A Constellation of Vital Phenomena by Anthony Marra


The African proverb says it takes a village to raise a child. In Anthony Marra’s magnificent novel, A Constellation of Vital Phenomena, it takes a village to save a child from Federal assassination during the second Chechen war.

The book opens with Akmed, a failed physician, and an eight-year-old girl, Havaa, overlooking the smouldering remains of her modest home, burned to the ground the previous night by the Feds, who abduct her father to a torture camp called the Landfill.

Man and girl, Akhmed and Havaa become a family forged by fire — made but not chosen. Knowing the Feds will return for Havaa, Akhmed takes her 11 kilometres to the safest place he knows, to Hospital Number 6 in Volchansk. There Akhmed appeals to Sonja to harbour Havaa in exchange for his labour. Sonja, a brilliant prodigal surgeon, abandoned London to return to Volchansk at the start of the first Chechen war in a bid to find her sister Natasha, the only living member of her family.

This is a beautiful book that explores families made but not chosen: from Akhmed and Havaa, to Sonja and Natasha, two sisters — one brilliant, one beautiful — who struggle to express love for one another, to six formerly domestic, now feral dogs whose pack leader, Khassan, is a taciturn former university professor and father of the local informer.

This is a community of people “whittled by the deprivations” of war, corroded by betrayal, guilt, guilt by association, and shame, yet somehow humanity survives. This book is definitely worth your time. Be prepared for your soul to be touched, for your own humanity to be forever altered on reading it.

I’m grateful to my friend Erik Westra for recommending I read A Constellation of Vital Phenomena. I read it twice, back-to-back, savouring the story told in plain, yet beautiful language. It’s a masterpiece of a novel I will never forget.

January and February, 2014

The humanity to find war incomprehensible

Akhmed’s head hummed with the shock of how not shocked he was. What Ramzan said made sense to him. He understood why the Feds would want to kill a child. Accompanying that understanding was a second, equally shameful recognition: this incomprehensible war would take from him even the humanity to find it incomprehensible.

A Constellation of Vital Phenomena by Anthony Marra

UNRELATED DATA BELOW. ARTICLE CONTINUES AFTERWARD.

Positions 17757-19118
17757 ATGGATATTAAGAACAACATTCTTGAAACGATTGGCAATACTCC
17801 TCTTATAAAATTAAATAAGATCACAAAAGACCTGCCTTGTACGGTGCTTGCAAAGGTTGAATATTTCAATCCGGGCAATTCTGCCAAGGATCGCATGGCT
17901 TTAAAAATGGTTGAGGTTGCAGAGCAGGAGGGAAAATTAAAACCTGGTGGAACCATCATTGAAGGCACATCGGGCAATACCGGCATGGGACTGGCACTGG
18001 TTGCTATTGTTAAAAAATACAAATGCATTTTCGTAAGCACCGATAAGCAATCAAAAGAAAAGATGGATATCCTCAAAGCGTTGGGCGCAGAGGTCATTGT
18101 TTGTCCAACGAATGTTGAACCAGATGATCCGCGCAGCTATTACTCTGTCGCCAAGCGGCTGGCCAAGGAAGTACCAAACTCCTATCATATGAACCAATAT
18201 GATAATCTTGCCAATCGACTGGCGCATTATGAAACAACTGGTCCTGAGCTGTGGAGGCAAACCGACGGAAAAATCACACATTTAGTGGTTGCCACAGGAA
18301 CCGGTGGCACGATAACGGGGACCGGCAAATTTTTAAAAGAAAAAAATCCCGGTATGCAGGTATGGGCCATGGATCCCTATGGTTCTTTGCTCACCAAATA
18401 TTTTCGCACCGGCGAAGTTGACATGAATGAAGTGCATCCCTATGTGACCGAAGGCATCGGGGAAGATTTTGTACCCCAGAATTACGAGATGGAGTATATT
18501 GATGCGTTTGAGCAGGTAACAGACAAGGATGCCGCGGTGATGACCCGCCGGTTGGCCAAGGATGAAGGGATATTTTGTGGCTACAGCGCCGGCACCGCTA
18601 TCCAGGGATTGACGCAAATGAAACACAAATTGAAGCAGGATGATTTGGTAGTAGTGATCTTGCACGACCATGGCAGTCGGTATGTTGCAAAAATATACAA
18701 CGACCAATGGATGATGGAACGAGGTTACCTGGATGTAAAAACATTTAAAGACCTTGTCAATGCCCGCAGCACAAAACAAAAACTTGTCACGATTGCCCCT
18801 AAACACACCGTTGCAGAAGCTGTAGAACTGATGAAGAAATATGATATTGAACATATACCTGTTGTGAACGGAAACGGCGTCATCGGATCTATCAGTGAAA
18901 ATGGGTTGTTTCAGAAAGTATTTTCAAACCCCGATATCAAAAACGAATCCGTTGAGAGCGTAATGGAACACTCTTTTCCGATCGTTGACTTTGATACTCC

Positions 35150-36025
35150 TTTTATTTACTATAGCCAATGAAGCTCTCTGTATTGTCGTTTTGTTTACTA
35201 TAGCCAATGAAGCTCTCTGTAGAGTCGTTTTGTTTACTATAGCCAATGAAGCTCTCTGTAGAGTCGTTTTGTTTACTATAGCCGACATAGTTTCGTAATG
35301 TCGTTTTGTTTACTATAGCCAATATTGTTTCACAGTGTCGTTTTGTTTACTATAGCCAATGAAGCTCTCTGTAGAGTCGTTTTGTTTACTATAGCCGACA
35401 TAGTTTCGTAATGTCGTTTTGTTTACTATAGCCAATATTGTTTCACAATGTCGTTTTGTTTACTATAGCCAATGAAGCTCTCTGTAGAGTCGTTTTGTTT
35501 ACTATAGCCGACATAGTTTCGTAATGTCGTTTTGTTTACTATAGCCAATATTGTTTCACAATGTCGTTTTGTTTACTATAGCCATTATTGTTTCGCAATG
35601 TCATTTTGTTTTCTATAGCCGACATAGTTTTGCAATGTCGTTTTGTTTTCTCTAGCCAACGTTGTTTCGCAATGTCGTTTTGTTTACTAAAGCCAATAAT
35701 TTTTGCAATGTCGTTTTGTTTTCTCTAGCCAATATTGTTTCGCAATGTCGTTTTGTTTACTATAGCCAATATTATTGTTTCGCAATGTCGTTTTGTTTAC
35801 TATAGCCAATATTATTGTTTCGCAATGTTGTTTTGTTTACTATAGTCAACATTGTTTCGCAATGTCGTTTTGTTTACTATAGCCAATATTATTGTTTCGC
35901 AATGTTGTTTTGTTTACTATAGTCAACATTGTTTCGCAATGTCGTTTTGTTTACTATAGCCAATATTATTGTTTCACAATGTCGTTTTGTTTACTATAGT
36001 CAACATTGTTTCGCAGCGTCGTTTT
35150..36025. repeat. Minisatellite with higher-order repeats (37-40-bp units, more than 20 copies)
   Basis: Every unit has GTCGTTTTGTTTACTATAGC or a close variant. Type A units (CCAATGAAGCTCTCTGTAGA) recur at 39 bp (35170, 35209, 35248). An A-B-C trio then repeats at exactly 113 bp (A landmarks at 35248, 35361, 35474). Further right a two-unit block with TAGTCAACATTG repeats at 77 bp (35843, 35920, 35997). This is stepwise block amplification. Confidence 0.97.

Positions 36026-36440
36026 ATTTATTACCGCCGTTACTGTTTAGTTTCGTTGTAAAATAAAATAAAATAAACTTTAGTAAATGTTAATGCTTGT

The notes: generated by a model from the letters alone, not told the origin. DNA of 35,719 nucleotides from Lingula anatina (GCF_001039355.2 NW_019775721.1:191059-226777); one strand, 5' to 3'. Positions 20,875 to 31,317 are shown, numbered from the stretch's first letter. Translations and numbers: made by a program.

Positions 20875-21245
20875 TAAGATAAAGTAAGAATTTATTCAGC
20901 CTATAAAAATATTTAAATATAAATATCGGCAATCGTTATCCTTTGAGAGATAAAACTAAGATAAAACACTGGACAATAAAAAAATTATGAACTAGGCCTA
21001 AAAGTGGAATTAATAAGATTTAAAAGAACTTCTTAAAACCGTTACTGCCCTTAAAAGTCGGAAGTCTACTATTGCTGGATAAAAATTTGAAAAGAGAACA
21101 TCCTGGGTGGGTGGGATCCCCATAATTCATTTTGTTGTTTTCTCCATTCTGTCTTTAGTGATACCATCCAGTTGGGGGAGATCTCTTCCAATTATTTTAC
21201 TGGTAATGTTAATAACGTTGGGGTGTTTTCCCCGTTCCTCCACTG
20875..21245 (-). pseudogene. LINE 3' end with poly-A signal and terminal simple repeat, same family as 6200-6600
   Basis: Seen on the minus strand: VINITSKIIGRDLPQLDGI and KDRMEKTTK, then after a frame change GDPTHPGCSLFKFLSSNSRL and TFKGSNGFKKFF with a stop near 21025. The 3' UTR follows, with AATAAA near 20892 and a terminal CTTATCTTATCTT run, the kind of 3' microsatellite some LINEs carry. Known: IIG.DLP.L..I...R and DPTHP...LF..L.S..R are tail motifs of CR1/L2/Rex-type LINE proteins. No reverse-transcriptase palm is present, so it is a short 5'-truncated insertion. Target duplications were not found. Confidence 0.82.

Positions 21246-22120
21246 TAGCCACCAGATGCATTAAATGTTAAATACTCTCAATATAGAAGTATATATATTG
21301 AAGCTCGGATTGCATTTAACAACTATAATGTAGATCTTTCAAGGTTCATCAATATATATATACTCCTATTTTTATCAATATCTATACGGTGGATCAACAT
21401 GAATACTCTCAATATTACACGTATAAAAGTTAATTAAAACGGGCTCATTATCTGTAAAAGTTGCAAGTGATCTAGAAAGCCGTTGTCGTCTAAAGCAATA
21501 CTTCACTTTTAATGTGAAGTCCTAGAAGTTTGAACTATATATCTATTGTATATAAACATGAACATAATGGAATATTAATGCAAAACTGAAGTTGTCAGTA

Maali’s death; Natasha’s breaking point

When the field commander departed, and the double doors swung closed, Natasha returned to the maternity ward almost believing the war had left with him. Six days later the Feds would enter the city. They would launch a single mortar round at the hospital in retaliation for sheltering rebels. That round would hit the fourth-floor storage room. Maali would be searching for clean sheets. She would land atop the rubble, four floors below, her pulse slowing in her wrist. A syringe would be prepared and half injected, but death would relieve Maali’s pain before the drug took effect, and the senseless, screaming world would go quiet when Natasha slipped that same syringe between her toes, and with a push of the plunger, sent Maali’s blood into her own.

A Constellation of Vital Phenomena by Anthony Marra

Natasha’s murals

In sixteen years, when glass replaced the plywood boards, Natasha’s murals would find their way to Sonja’s bedroom closet, where they would remain a private treasure for some sixty-three years, until Maali’s great-great-grandson, an art historian, put them on display in the city art museum.

A Constellation of Vital Phenomena by Anthony Marra

Life: a constellation of vital phenomena

She flipped through the book and found answers to questions no sane person would ever ask. The definition of a foot. The average length of a femur. Nothing for insanity by grief, or insanity by loneliness, or insanity by reading reference books.

Only one entry supplied an adequate definition, and she circled it with red ink, and referred to it nightly. Life: a constellation of vital phenomena—organization, irritability, movement, growth, reproduction, adaptation.

A Constellation of Vital Phenomena by Anthony Marra

Sonja didn’t believe in small talk

She studied while they ate, paying more attention to diseases of the digestive system than to her dinner. Natasha tried to construct conversation with scraps of the day: Did you see the car accident on Lenin Square? What classes did you have today? But Sonja didn’t believe in small talk and answered in monosyllables, a fact Natasha would remember when, sitting at the same table four and three-quarter years later, Sonja tried to convince her of its therapeutic qualities.

A Constellation of Vital Phenomena by Anthony Marra

Common decency

She shook her head and glared at him with complete disdain.
“Is common decency too much to ask?”
“Excuse me?” she said, but he knew she couldn’t claim affront. Common decency was the one thing he had that she didn’t, and he held on to it as a rare, improbable triumph.

A Constellation of Vital Phenomena by Anthony Marra